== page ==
4. Take a break. Leave your first draft in a drawer, go watch some movies and maybe even go on holiday. Rest a little, you've earned it. Then you can come back for the second draft refreshed and with your mind ready for the next bit.
  5. Draft, then redraft. Read your first draft again. By the end you'll have spotted a million things you need to fix: characterisation, plot holes, dialogue. These are going to be the things you need to fix. Once it's done repeat as necessary. How often? More than one book on writing I’ve read recommends seven drafts. Flare got eight by the time I felt it was good enough to be let free into the world. It still isn’t a perfect novel by any means but it’s my first, I’ll get better. The only writer to do a perfect first novel was Harper Lee, I’m no Harper Lee.
  6. Listen to what's going on around you. Don't just lock yourself in an office and write all the time. Get out into the world and pay attention to what's going on. Listen to how people talk and interact, it'll improve your dialogue and character interplay in later drafts.
  7. Be specific. If your planned story allows you to, use real world examples in your novel. It helps relate the world your character lives in to the world we know. Use real street names, places, events and flora and fauna to make your world a real place. I'm assuming the book is set on Earth.  A flock of birds shouldn’t just be a flock of birds; it's a flock of sparrows or seagulls. These extra little bits of description help the reader get a feel for the fictional world, which is what you want if you’re hoping they stick around until the end.
  8. If you love it, let it go. Sometimes there'll be a piece of dialogue or particular sequence that you adore that just doesn't fit the story. Maybe a character says something that doesn't gel or the scene doesn't serve a narrative purpose, you have to be brave enough to cut these out and save them for another time and place. Every writer has a box marked "for later use" containing their discarded ideas. Don't panic if something you like doesn't belong anywhere, someday it will.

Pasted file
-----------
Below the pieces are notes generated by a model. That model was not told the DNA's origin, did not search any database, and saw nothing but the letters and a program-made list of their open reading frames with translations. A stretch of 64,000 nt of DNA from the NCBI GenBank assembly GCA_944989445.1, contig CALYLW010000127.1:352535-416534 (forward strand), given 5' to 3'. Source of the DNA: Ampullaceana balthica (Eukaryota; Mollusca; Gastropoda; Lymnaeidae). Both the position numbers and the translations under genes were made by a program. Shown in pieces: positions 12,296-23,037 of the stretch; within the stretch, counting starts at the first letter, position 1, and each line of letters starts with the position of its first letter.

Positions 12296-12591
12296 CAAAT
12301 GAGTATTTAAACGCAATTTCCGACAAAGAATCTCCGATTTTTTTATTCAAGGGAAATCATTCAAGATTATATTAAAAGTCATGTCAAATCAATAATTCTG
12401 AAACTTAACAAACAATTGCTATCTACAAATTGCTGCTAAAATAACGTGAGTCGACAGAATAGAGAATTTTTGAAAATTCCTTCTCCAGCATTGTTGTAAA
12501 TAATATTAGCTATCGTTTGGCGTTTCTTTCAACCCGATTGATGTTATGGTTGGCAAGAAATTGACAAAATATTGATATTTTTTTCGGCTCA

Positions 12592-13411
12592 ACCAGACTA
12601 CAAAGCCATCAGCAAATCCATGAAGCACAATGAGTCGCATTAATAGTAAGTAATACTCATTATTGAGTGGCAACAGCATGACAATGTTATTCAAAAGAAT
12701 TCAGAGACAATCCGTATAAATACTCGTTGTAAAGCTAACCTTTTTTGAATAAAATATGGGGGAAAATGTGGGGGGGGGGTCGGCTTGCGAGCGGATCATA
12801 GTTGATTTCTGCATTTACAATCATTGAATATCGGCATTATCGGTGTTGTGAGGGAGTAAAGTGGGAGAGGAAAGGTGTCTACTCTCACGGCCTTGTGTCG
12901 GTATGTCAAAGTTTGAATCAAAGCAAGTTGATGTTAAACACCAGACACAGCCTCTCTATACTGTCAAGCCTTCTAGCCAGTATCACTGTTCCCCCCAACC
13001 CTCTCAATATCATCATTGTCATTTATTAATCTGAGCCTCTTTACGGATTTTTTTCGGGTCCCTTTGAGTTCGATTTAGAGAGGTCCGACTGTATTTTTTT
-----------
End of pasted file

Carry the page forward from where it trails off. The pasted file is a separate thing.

9. Spelling and grammar. Once the story and character arcs are good and you're happy to have someone else read it, have another pass and fix all the spelling and grammar errors. You won't catch them all but it'll help everyone else. An agent or publisher will throw manuscripts with poor spelling in the bin without reading them. They've got plenty of adequately written books to read to spend time hoping to find a gem amongst all the scripts with incorrect spelling. This applies double if you're planning to self-publish. This is your work, there's no one else to blame if there are errors. Editing text is boring but extremely important. The most exciting story telling in the world won't mean Jack if it's an unreadable mess.
  10. Get another reader or two. Once your manuscript is in legible condition and you're happy with the idea of others reading it then proceed to find a friend to give it a look. Ideally, your friend will have at least a passing interest in the topic of the book, they'll have read similar works or pieces in the genre and will be familiar with the conventions etc. Once your clued in friend has prepared notes, work on those as your next draft. Then find another reader who isn't a fan of the genre, they'll spot things the previous reader missed and will force you to work to explain items that maybe the casual reader will need explained. Again, use their notes as the basis of another draft.
That's it for this week; hopefully my limited experience will help make you think about what you could do to make your work better. If anyone has a topic to suggest please do so via Facebook: or Twitter @paddylennon1